Pandemic pups: Teaching dogs and humans to safely interact

West Virginia Headlines

(WTRF) – It’s probably not too dramatic to say that COVID-19 drastically changed the way we lived our lives. After months of lockdown, some people are back at work and school. We may not be hesitating to leave the house, but there’s a furry friend we may be leaving behind who is feeling the loneliness.  

A litter of Belgian Malinois puppies bred by dog trainer Julia Bober, Black Cobra K9.

While we were all worried about COVID and contracting the illness, and maybe stressed or anxious when we left the house, our dogs were picking up on our emotions.

That anxiousness travels right down the leash to the dog.

Julia Bober, Owner, Black Cobra K9

It could be having a negative impact on your dog’s behavior. 

A report from State Farm found that the company handled 3,185 dog-related injury claims last year. Most of them came in March of 2020 at the start of the lockdown.

It was interesting to see that as adults were staying home and as the kids were staying home from school the anxiety levels were rising and the dogs picked up on that.

Laura Mull, State Farm Agent

 Post-pandemic life will look different for everyone, including our dogs. 

A lot of owners weren’t creating distance from their pets while working at home, and it could cause separation anxiety. 

I had to recommend to a lot of clients that even if you’re home, you should crate your dog or at least put it in another room. That way, so when you do leave, your dog is already used to the separation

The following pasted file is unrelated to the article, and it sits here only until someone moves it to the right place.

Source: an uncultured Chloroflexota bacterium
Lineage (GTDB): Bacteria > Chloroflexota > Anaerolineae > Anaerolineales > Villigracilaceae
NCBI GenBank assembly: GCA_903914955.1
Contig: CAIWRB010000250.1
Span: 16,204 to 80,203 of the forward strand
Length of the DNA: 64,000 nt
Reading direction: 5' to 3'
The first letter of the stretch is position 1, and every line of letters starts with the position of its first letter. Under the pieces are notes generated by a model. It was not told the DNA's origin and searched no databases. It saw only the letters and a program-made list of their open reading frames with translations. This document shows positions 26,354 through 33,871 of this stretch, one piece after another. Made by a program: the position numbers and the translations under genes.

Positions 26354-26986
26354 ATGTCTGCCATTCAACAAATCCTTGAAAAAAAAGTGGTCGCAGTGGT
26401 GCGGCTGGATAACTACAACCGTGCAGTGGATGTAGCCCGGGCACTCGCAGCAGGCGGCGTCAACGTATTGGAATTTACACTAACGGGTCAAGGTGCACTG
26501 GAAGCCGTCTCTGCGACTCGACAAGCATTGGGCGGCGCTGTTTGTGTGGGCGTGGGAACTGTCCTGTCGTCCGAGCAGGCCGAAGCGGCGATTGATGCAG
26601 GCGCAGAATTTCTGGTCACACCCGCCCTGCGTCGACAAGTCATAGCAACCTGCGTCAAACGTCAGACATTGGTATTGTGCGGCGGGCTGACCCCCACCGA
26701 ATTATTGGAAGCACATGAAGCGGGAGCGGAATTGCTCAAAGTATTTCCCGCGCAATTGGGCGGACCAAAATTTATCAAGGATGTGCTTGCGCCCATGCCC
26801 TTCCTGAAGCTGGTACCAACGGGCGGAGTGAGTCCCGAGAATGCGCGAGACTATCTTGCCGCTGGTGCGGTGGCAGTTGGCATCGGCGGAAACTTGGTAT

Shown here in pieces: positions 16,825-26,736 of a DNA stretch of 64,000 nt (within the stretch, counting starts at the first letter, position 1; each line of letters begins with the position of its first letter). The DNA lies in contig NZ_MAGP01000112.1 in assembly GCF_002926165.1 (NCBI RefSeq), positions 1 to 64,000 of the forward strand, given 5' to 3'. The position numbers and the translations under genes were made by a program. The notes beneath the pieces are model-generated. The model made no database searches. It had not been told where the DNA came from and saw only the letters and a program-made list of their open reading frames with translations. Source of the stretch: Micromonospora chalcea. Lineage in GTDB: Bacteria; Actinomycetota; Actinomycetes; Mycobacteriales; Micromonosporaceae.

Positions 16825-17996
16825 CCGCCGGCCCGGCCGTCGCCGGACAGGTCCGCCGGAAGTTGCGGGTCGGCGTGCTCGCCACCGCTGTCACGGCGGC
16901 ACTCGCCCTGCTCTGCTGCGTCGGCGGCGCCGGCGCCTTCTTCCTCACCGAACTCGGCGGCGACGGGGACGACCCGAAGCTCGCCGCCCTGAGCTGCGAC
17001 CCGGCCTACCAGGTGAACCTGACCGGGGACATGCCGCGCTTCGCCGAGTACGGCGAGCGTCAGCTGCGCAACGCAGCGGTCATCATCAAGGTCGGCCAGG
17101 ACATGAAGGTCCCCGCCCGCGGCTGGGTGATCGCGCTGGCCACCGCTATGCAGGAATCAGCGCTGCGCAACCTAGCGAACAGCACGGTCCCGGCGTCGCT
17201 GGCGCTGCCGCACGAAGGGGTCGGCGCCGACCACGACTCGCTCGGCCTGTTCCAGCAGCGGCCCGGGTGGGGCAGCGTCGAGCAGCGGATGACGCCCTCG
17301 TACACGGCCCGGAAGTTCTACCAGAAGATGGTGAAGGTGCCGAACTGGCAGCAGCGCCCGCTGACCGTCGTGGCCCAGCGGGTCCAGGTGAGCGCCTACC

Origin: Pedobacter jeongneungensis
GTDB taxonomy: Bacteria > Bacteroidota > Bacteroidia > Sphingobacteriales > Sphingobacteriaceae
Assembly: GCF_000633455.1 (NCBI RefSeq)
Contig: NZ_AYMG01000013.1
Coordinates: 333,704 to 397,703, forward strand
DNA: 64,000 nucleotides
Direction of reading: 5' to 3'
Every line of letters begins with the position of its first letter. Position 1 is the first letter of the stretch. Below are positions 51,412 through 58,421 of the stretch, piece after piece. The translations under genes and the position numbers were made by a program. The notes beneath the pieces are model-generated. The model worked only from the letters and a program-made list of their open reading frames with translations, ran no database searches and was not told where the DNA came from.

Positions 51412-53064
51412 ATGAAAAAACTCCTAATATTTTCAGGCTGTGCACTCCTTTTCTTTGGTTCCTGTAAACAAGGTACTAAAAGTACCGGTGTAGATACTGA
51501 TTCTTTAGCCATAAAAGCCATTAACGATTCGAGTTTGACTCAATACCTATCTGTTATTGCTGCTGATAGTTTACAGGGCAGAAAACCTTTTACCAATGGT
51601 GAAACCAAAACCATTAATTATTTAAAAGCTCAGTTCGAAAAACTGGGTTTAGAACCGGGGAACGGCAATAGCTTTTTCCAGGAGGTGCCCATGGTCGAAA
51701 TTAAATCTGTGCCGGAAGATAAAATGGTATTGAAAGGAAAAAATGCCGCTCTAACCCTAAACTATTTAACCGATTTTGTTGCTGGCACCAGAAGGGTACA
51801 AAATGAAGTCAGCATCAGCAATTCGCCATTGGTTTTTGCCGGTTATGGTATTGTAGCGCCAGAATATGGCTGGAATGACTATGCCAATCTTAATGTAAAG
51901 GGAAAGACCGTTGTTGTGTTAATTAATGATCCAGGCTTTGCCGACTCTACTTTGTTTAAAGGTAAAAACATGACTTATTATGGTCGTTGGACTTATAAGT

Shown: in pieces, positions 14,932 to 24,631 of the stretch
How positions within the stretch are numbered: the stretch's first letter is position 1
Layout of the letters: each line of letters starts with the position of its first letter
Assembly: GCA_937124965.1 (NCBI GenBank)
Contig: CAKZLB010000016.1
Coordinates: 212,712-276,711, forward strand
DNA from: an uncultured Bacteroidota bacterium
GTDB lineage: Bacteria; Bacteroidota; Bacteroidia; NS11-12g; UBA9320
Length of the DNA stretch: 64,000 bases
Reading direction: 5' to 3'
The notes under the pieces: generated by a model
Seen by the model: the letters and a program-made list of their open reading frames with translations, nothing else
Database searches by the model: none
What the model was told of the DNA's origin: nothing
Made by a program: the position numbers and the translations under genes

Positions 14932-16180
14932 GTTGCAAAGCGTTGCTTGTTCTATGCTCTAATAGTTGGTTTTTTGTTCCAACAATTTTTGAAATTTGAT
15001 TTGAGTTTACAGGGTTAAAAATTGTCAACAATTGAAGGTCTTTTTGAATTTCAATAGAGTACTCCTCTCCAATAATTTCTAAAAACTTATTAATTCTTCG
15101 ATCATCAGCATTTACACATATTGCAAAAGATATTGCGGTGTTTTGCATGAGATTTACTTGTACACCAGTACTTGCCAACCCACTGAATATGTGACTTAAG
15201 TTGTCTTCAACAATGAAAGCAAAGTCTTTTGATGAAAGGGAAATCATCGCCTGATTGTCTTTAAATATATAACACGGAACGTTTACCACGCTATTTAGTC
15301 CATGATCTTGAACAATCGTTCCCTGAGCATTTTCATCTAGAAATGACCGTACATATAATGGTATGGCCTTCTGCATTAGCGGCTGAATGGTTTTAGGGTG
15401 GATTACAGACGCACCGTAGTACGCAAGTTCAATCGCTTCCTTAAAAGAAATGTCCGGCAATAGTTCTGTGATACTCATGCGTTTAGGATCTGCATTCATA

Julia Bober, Owner, Black Cobra K9

Owners should also make sure their dog has basic obedience, manners and leash training, which make outings a little easier. 

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We want to focus on education and safety because we would love to have no dog bite claims and we just want everybody to be safe.

Laura Mull, State Farm Agent

The public could also use some training in how to interact with dogs that aren’t theirs. It starts with respecting the dog’s space.

Do not hover, don’t get too close. Don’t get in the dogs face. Typically a lot of dogs don’t like when you reach over top of their head to be petted.

Julia Bober, Owner, Black Cobra K9

Bober explained that while it may be easier to address a dog, we need to ask the owner. Then, wait for the dog to come to you and don’t use a high pitched voice. 

If someone’s out with their dog in public, that doesn’t mean it’s public property. Always interact with the human first.

Julia Bober, Owner, Black Cobra K9

It’s also important when out in public to never interact with or distract a service dog. Bober said that’s their owner’s lifeline and it has a job to do.

West Virginia ranked #40 in terms of the number of dog-related injury claims State Farm handled in 2020. There were 14.

Neighboring states like Ohio and Pennsylvania were much higher on the list at numbers three and four with more than 150 claims each.

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